The answer is basically no. And there is evidence to support that statement. This doesn’t mean to say that the MPX serves no purpose; it does.

The form is a useful risk management tool because discussion of the UKC for example, which should prevent a grounding, is important. It is fundamental that the Master and Pilot agree on the most appropriate route and for obvious reasons are aware of the depth of water under the keel. But, using this UKC example, very few incidents occur because the incorrect route was selected in the first instance. The norm is a grounding because the ship didn’t remain in the selected channel for whatever reason; track control or turn monitoring are two obvious failures.

So can a form be designed that can help to prevent such an incident? Is it desirable to do so? The answer to these two supplementary questions is basically yes. But as described below, most of the information recorded on such forms in use today has little or no bearing on the outcome of the act of Pilotage. For example, why does the ship’s security level or the name of the ship’s agent have to be recorded? These are examples of combining an operational form with administrative and billing needs. It could be argued that such a form fulfils a modern management desire to create a checklist and admonish staff if they aren’t completed correctly and filed on time. The subsequent scrutiny and critique of information recorded on the form is of secondary importance.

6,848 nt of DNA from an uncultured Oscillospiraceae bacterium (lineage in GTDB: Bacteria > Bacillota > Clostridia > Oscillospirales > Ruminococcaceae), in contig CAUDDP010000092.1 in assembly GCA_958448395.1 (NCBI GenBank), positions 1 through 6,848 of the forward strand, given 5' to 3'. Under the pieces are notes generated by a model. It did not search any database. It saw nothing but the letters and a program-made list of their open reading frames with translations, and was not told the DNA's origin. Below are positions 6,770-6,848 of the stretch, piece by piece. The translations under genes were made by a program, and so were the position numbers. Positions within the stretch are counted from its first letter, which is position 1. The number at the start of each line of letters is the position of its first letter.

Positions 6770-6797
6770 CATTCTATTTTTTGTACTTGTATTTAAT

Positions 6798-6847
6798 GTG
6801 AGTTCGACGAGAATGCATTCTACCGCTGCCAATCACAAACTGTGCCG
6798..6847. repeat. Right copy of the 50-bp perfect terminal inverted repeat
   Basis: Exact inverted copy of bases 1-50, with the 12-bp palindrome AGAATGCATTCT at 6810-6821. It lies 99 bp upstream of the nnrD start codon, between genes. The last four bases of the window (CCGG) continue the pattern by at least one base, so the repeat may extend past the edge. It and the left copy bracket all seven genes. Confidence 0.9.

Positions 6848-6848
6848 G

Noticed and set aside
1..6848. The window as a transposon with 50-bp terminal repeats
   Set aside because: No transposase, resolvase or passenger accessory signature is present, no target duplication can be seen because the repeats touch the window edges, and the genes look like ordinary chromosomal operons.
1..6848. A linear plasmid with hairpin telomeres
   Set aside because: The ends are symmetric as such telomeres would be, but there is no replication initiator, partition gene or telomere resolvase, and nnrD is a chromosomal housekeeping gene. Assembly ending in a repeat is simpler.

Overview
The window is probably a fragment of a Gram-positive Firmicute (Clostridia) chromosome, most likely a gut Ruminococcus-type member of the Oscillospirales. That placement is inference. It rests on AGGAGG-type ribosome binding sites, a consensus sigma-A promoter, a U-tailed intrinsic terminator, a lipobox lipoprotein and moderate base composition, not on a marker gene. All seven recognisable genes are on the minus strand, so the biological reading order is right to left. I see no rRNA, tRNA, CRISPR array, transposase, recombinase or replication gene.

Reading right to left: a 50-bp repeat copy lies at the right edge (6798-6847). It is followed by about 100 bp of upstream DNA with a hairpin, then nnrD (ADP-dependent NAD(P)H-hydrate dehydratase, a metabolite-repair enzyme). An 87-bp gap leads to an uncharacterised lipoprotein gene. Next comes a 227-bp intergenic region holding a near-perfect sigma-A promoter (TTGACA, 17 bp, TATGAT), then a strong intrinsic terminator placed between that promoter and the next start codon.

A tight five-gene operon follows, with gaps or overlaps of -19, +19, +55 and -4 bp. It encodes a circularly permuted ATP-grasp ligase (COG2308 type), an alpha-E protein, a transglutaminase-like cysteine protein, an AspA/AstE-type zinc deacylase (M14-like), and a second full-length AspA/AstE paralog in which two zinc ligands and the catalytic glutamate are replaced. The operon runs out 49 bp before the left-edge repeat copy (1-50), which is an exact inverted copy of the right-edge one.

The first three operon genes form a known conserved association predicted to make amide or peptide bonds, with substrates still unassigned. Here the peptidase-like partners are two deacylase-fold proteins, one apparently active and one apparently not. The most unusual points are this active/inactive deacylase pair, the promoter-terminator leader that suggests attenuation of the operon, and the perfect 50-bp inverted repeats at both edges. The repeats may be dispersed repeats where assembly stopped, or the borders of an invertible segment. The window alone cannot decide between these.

The evidence


Pilot 315 MPEX tablesTable 1 is an analysis of the generic MPX form contained at Annex A2 of the ICS Bridge Procedures Guide compared to the MPX forms used at 16 UK ports (columns A to P). The information on the generic form has been conflated to seven groups or themes and then attributes identified within these themes.